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Curr Opin Psychiatry. 2008 Nov;21(6):613-8. doi: 10.1097/YCO.0b013e328314b74b.

Addressing cardiometabolic risk during treatment with antipsychotic medications.

Author information

1
Department of Psychiatry, Columbia University College of Physicians and Surgeons, New York State Psychiatric Institute, New York, New York 10032, USA. jma2106@columbia.edu

Abstract

PURPOSE OF REVIEW:

To raise awareness of and inform evidence-based practice regarding medical and behavioral interventions for antipsychotic medication-induced metabolic abnormalities.

RECENT FINDINGS:

The current literature indicates that individuals with severe and persistent mental illness have significantly worse health outcomes and premature mortality than the general population, owing to a combination of under-recognition and treatment of medical risk factors, reduced access to care, sedentary lifestyle and poor diet, and the potential contribution of adverse metabolic side effects of antipsychotic medications such as weight gain, hyperglycemia and dyslipidemia. A combination of administrative, behavioral and medical approaches to addressing these medical risks may be more effective than any one of these approaches alone.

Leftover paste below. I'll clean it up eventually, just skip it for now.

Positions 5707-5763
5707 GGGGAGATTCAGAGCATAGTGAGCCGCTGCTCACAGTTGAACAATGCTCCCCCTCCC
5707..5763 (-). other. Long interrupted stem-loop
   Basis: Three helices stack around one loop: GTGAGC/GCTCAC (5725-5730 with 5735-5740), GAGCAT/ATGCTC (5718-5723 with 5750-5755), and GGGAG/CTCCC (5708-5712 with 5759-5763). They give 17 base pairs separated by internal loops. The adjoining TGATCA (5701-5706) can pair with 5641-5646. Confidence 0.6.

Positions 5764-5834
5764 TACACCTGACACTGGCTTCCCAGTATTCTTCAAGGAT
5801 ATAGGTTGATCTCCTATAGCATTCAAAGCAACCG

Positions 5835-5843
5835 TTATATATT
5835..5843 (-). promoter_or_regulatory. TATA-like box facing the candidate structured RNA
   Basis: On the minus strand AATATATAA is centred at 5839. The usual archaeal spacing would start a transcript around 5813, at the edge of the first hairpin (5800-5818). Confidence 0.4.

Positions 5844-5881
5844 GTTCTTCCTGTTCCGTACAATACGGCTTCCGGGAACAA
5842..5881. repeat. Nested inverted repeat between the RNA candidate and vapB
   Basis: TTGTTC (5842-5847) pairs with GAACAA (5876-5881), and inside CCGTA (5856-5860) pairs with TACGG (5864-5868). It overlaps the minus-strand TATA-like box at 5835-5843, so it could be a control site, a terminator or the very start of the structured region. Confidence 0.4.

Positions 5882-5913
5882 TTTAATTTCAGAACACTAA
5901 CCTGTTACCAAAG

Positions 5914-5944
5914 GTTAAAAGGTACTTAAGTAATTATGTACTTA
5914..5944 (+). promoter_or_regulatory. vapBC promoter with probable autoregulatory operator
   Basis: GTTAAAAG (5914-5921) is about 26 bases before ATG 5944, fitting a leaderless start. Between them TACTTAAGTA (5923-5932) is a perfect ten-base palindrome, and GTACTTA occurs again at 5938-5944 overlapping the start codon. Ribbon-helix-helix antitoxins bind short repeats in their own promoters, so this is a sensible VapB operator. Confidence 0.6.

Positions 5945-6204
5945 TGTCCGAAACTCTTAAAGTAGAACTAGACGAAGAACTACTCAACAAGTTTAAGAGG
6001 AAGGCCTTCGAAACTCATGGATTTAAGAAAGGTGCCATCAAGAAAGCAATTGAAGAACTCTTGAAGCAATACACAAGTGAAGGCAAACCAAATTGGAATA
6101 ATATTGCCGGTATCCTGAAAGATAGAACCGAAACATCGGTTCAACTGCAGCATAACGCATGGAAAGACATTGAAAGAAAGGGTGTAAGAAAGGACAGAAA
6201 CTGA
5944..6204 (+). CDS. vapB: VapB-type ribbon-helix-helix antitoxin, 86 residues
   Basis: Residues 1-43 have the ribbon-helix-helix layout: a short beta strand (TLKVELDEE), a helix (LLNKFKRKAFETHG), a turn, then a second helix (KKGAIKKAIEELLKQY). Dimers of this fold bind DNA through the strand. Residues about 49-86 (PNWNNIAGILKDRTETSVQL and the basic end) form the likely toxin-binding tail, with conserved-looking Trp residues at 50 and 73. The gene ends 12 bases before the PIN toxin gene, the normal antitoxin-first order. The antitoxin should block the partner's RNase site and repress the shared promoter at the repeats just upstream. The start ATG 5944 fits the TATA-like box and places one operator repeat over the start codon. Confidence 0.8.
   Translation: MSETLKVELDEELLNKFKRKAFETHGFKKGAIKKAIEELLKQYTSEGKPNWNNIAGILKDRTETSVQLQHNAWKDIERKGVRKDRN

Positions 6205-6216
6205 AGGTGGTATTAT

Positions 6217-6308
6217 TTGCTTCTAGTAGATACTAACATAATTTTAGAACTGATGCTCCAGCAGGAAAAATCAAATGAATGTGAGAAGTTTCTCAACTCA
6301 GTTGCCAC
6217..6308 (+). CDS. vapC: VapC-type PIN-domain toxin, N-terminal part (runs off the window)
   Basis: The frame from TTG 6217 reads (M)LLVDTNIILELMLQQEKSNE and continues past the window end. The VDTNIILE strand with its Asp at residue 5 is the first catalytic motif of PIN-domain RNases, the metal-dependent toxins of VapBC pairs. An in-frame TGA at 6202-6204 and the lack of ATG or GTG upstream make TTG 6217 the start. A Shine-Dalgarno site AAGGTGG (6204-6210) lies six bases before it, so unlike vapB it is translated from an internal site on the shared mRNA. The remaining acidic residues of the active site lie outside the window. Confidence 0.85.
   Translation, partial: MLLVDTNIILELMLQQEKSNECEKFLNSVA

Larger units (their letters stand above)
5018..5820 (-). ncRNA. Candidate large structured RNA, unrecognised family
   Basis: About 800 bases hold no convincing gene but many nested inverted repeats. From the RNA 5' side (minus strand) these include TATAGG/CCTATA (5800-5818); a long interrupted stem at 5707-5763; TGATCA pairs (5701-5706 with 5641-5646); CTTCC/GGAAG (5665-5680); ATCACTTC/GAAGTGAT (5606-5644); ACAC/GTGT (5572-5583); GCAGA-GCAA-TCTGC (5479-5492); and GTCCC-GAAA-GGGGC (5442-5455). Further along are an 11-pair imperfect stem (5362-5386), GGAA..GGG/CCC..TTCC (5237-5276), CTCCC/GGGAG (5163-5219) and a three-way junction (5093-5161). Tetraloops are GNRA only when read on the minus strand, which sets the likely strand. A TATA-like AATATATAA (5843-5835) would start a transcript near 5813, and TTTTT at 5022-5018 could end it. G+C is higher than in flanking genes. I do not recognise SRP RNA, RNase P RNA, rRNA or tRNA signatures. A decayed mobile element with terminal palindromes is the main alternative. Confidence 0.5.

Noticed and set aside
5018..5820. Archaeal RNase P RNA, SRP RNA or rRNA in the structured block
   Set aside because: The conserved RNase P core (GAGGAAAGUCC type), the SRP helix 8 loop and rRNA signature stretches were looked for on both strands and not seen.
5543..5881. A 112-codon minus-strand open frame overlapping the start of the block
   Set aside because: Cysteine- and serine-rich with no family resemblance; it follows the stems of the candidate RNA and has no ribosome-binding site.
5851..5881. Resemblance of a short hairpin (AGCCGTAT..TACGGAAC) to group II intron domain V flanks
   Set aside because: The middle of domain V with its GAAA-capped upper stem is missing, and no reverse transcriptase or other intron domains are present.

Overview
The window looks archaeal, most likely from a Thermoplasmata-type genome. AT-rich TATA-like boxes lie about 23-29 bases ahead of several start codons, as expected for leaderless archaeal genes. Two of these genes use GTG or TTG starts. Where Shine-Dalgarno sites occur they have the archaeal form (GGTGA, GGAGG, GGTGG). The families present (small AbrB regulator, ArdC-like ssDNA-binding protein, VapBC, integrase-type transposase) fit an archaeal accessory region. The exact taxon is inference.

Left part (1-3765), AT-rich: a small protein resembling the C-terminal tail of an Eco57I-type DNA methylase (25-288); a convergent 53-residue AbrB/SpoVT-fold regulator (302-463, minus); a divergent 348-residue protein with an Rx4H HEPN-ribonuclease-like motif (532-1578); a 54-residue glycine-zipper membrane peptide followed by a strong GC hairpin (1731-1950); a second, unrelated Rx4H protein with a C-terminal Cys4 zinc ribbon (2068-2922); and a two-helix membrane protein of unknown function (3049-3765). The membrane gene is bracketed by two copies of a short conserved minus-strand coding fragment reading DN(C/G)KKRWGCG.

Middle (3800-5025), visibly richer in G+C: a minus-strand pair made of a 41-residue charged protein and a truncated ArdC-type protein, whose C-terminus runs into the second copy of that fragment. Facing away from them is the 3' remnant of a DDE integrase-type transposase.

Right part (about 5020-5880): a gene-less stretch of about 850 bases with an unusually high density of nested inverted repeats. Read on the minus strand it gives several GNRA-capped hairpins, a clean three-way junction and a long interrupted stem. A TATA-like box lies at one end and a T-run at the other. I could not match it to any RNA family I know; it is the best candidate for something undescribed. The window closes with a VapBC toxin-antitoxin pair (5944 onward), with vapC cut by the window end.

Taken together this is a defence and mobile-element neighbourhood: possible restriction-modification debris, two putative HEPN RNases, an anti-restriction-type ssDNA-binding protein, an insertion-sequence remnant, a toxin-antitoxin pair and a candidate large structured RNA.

SUMMARY:

Treatment with antipsychotic medications can induce significant weight gain and abnormalities in lipid and glucose metabolism that increase risk for cardiovascular disease and diabetes in a population already at risk from multiple other sources. Managing the side effects of antipsychotics and lowering risk in general is an important aspect of the management of chronic mental illness. There are a variety of effective medical and behavioral interventions that can be employed to achieve primary and secondary prevention aims.

PMID:
18852570
PMCID:
PMC2678801
DOI:
10.1097/YCO.0b013e328314b74b
[Indexed for MEDLINE]
Free PMC Article
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